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. 2017 May 9;12(5):e0177206.
doi: 10.1371/journal.pone.0177206. eCollection 2017.

The Assessment of Biases in the Acoustic Discrimination of Individuals

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Free PMC article

The Assessment of Biases in the Acoustic Discrimination of Individuals

Pavel Linhart et al. PLoS One. .
Free PMC article

Erratum in

Abstract

Animal vocalizations contain information about individual identity that could potentially be used for the monitoring of individuals. However, the performance of individual discrimination is subjected to many biases depending on factors such as the amount of identity information, or methods used. These factors need to be taken into account when comparing results of different studies or selecting the most cost-effective solution for a particular species. In this study, we evaluate several biases associated with the discrimination of individuals. On a large sample of little owl male individuals, we assess how discrimination performance changes with methods of call description, an increasing number of individuals, and number of calls per male. Also, we test whether the discrimination performance within the whole population can be reliably estimated from a subsample of individuals in a pre-screening study. Assessment of discrimination performance at the level of the individual and at the level of call led to different conclusions. Hence, studies interested in individual discrimination should optimize methods at the level of individuals. The description of calls by their frequency modulation leads to the best discrimination performance. In agreement with our expectations, discrimination performance decreased with population size. Increasing the number of calls per individual linearly increased the discrimination of individuals (but not the discrimination of calls), likely because it allows distinction between individuals with very similar calls. The available pre-screening index does not allow precise estimation of the population size that could be reliably monitored. Overall, projects applying acoustic monitoring at the individual level in population need to consider limitations regarding the population size that can be reliably monitored and fine-tune their methods according to their needs and limitations.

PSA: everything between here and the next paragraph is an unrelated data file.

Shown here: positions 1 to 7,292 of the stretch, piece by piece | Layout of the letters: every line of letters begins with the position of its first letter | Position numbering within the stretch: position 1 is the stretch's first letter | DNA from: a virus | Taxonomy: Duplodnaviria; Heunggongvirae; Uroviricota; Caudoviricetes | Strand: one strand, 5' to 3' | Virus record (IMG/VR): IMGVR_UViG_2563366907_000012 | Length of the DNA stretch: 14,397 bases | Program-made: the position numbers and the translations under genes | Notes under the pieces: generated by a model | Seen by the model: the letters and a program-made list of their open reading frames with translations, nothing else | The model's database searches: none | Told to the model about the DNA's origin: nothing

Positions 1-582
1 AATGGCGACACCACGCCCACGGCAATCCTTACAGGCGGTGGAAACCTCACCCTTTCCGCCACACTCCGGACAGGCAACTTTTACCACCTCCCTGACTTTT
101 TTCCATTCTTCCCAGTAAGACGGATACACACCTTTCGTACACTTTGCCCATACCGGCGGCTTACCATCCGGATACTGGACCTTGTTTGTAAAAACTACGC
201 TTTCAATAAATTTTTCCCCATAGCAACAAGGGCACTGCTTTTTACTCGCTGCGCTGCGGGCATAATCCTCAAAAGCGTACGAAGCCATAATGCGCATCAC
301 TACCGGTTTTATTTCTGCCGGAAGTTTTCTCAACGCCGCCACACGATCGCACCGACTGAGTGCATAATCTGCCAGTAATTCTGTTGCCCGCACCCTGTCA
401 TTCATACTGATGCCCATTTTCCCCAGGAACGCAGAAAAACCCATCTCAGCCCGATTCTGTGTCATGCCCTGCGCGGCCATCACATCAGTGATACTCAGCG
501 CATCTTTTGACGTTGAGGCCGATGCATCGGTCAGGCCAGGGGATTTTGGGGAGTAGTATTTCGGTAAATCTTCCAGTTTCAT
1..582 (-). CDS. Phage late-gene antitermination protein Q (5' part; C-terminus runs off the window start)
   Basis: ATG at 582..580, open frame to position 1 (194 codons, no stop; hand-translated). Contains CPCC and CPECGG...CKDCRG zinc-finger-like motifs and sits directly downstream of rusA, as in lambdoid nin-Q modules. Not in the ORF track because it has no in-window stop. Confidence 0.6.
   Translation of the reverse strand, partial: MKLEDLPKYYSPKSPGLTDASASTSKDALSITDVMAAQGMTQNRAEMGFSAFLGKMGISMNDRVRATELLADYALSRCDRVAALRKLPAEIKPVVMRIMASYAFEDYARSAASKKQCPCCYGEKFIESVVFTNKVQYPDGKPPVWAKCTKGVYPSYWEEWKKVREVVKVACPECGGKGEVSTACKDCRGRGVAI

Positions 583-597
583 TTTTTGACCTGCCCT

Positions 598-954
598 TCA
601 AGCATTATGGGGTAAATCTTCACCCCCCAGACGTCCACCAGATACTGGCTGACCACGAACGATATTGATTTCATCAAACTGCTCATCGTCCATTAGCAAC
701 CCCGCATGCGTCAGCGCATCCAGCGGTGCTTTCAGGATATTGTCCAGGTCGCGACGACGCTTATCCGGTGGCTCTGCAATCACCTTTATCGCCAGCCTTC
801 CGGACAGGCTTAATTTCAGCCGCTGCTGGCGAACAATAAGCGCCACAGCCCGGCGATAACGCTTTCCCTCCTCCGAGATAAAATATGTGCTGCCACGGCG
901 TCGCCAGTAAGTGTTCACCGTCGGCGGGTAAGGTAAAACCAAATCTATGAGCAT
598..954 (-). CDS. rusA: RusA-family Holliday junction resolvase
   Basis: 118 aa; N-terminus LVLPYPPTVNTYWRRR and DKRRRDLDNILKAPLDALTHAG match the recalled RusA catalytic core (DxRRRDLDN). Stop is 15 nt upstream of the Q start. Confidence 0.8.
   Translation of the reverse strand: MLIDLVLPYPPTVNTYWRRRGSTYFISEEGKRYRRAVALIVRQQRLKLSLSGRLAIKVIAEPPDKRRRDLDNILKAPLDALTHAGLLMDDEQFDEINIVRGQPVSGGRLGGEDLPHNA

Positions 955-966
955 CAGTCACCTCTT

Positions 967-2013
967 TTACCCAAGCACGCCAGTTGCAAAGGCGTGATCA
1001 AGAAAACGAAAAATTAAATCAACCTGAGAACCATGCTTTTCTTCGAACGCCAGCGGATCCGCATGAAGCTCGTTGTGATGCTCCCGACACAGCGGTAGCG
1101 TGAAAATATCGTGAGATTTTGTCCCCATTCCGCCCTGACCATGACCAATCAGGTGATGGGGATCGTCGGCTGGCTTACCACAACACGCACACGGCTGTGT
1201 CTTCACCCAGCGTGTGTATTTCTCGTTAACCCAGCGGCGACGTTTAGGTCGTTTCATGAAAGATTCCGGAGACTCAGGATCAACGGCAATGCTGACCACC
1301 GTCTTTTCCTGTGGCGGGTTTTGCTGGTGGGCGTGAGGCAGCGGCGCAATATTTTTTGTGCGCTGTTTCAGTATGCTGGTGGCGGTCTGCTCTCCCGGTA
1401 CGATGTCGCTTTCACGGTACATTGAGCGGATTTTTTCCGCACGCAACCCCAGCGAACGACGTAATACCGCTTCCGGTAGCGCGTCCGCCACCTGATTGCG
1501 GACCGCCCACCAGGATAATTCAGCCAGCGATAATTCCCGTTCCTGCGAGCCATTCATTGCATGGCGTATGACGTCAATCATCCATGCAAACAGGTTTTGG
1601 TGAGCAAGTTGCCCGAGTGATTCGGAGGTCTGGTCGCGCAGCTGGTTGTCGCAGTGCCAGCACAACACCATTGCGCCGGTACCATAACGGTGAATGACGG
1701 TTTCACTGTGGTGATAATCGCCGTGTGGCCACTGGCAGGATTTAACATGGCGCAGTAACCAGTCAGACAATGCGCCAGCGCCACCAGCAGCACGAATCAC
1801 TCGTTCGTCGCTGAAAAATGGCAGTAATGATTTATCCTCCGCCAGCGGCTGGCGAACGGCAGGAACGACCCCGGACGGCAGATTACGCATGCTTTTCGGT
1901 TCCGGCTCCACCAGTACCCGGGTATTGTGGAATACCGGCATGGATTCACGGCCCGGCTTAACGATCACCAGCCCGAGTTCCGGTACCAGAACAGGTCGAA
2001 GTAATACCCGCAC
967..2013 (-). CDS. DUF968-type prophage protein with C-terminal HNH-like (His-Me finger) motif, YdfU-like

Conflict of interest statement

Competing Interests: The authors have declared that no competing interests exist.

Figures

Fig 1
Fig 1. Illustration of little owl call and three methods used for the call description.
Example the single territorial call of the little owl male (spectrogram and oscilogram, a), and an illustration of the three call description methods: b) description of call spectral features (1 = minF, 2 = q25, 3 = dF, 4 = q50, 5 = q75, 6 = maxF); c) description of call frequency modulation; and d) cross-correlation of calls (rectangles indicate cross-correlating segments between two displayed calls). Spectrogram settings: FFT-length = 512, window type = Flat Top, window overlap = 93.75%.
Fig 2
Fig 2. Relationship between the discrimination performance at the call and at the individual level.
In this hypothetical example, calling bouts of 20 calls each from individuals A, B, and C are attributed to three individuals by linear discriminant analysis (LDA). Rows represent to which individual calls belonged to and collumns represent to which individual calls were assigned to by LDA. Diagonal represents calls that were attributed to correct individuals. There is 100% discrimination success at the individual level because all three call sets were assigned to correct individual based on majority criterion. Even for C, the set of 20 calls would be correctly identified as belonging to individual C as majority of the calls (40%) were assigned to C. On the other hand, discrimination performance at the call level would be only 63% (overall percentage of correctly assigned calls).
Fig 3
Fig 3. Effect of increasing number of individuals on discrimination performance.
Effect of increasing number of individuals on discrimination performance at the level of calls (a) and at the level of individuals (b) for the three call description methods.
Fig 4
Fig 4. Relationship between the HS and population size to be monitored.
(a) HS as a function of the number of individuals in the sample. (b) Relationship between average HS computed from subsample of 10 random individuals HS(10) or full sample of 54 males HS(54). (c) Relationship between HS and call discrimination performance. (d) Relationship between the estimated and real number of discriminated individuals. Grey line illustrates y = x line for ideal estimates. HS in (b), (c), and (d) was computed for 23 discrimination models that differed in how many and which measuring points (F1 –F20) were included (S1 Table).
Fig 5
Fig 5. Effect of number of calls per male available on the discrimination performance.
(a) Changes in performance with increasing number of calls available for discriminant function (for all 54 males). (b) Population size to be monitored if 90% individuals are to be classified correctly. (c) Population size to be monitored if 65% of calls are to be identified correctly.

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Grant support

PL was supported by the Czech Science Foundation (GA14-27925S), Ministry of Agriculture of Czech Republic (MZERO0716), and National Science Centre, Poland (2015/19/P/NZ8/02507); MŠ was funded by the Academy of Sciences of the Czech Republic (RVO68081766). The funders had no role in the study design, data collection and analysis, decision to publish, or preparation of the manuscript.
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